Feeds

Nokia Linux-based web tablet on sale at last

Wireless browsing, yes. Telephony, no.

Nokia has begun shipping its Linux-based Nokia 770, the so-called "Internet tablet", according to the Finnish giant's direct-sales website.

It's a little late. When it was launched last May, the 770 was scheduled to ship in Q3.

The device lacks the usual Nokia mobile phone technology, relying instead on Wi-Fi (802.11b/g) and Bluetooth to connect it to a broadband connectivity host. The 770 is pitched at consumers who want to access the Internet for emailing and web browsing anywhere in their home.

The unit sports a 4in, 800 x 480, 65,536-colour touch-screen, and contains 64MB of DDR RAM and 128MB of Flash storage of which at least 64MB is available to the user. There's an RS-MMS slot for extra memory, and Nokia is bundling a 64MB card. The machine contains an ARM-compatible Texas Instruments OMAP 1710 CPU.

The 770's application suite includes a web browser, email client, Internet radio, news reader, PDF viewer and a variety of utilities. The browser supports a wide range of media types.

The 770 measures 14.1 x 7.9 x 1.9cm and weighs 230g. There's a 1500mAh rechargeable battery on board which Nokia claims can deliver three hours' browsing time and run for up to seven days in standby mode.

The tablet is Nokia's first Linux handheld. It's founded on a Linux development platform called Maemo, created specifically for the 770 and its successors from the ARM port of GNU Linux Debian 2.6.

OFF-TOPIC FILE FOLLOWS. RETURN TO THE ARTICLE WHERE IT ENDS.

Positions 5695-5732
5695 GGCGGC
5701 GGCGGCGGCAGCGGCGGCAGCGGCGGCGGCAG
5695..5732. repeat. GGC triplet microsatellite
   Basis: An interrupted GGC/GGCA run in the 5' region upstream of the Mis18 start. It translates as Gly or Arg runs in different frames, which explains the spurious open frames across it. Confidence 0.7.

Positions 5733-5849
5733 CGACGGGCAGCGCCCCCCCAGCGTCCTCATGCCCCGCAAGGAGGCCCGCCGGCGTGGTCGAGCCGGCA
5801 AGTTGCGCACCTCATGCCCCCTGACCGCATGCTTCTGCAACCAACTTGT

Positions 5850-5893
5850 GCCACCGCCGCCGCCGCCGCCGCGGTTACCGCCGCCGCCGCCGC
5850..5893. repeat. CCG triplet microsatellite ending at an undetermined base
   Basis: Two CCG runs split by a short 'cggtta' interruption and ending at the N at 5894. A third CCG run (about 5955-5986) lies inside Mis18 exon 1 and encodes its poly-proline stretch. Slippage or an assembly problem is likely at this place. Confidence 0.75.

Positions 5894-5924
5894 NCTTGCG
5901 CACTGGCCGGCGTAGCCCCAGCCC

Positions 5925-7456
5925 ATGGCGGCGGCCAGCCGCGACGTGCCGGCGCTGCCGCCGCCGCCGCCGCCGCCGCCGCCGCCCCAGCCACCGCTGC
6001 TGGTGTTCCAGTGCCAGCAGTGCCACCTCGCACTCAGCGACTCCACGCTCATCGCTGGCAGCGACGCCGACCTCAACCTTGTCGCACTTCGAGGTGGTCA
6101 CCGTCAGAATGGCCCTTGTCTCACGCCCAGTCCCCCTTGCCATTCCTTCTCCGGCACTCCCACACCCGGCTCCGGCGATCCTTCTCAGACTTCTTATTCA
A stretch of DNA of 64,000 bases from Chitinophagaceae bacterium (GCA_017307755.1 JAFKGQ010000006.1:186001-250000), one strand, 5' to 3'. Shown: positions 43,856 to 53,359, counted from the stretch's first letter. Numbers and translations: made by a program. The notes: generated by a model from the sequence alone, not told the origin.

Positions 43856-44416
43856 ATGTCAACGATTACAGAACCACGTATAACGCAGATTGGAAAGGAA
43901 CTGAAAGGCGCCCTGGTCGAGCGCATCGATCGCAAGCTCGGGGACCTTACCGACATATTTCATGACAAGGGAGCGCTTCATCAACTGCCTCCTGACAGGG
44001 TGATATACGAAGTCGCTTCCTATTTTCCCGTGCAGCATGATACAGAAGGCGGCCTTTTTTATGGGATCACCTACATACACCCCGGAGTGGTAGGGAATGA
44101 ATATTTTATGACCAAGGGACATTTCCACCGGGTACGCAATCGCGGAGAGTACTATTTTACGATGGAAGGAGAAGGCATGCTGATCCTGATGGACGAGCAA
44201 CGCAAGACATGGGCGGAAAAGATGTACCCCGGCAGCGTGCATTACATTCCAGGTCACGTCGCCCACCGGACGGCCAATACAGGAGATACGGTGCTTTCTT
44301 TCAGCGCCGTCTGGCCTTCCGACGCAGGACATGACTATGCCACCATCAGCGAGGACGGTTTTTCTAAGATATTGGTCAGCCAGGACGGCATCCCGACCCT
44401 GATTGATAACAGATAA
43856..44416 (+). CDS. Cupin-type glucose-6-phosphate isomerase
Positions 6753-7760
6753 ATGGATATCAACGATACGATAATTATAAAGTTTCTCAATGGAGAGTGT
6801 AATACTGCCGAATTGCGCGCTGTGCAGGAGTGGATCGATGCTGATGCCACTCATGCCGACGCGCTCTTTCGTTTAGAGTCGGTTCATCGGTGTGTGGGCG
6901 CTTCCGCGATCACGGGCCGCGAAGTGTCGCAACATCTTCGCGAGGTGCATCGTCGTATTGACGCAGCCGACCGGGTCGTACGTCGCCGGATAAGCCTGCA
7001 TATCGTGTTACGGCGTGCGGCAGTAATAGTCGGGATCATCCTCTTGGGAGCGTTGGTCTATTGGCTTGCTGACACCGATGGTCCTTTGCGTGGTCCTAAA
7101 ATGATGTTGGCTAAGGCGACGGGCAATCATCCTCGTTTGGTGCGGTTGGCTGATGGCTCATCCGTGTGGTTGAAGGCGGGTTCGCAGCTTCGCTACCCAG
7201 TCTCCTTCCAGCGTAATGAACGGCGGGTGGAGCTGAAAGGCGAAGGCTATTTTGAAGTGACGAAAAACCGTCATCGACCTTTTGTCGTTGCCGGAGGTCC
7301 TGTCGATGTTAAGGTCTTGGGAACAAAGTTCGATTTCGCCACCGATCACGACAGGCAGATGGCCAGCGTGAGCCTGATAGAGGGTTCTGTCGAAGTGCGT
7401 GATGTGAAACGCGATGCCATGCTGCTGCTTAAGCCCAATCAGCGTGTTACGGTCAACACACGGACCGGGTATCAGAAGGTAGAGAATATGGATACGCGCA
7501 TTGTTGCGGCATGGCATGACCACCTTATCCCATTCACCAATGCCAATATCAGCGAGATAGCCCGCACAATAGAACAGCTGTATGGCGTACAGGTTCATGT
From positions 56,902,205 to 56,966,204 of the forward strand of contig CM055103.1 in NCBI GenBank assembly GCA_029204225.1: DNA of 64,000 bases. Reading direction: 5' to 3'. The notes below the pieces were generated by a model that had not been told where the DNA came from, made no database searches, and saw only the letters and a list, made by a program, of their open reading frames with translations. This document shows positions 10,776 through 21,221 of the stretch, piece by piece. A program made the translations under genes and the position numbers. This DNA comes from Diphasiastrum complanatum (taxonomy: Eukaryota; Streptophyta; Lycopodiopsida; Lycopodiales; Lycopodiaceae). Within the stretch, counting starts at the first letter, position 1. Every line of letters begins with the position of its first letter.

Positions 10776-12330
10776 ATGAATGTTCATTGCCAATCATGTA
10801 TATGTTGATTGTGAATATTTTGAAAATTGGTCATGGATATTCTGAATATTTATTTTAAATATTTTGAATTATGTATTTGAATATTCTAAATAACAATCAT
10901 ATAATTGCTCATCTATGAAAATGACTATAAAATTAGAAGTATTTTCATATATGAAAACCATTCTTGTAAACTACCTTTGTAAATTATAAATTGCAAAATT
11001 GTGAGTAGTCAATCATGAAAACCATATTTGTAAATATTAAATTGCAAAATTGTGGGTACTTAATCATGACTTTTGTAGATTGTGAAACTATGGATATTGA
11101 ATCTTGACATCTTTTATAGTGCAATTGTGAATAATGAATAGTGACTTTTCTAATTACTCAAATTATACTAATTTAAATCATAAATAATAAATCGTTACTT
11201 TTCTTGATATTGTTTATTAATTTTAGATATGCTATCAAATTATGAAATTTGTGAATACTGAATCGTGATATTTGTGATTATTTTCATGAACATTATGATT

On sale now in a number of European states, including the UK, the 770 costs £245/€360 ®

Nokia 770 Internet Tablet

Whitepapers

Best practices for enterprise data
Discussing how technology providers have innovated in order to solve new challenges, creating a new framework for enterprise data.
Implementing global e-invoicing with guaranteed legal certainty
Explaining the role local tax compliance plays in successful supply chain management and e-business and how leading global brands are addressing this.
Advanced data protection for your virtualized environments
Find a natural fit for optimizing protection for the often resource-constrained data protection process found in virtual environments.
How modern custom applications can spur business growth
Learn how to create, deploy and manage custom applications without consuming or expanding the need for scarce, expensive IT resources.
High Performance for All
While HPC is not new, it has traditionally been seen as a specialist area – is it now geared up to meet more mainstream requirements?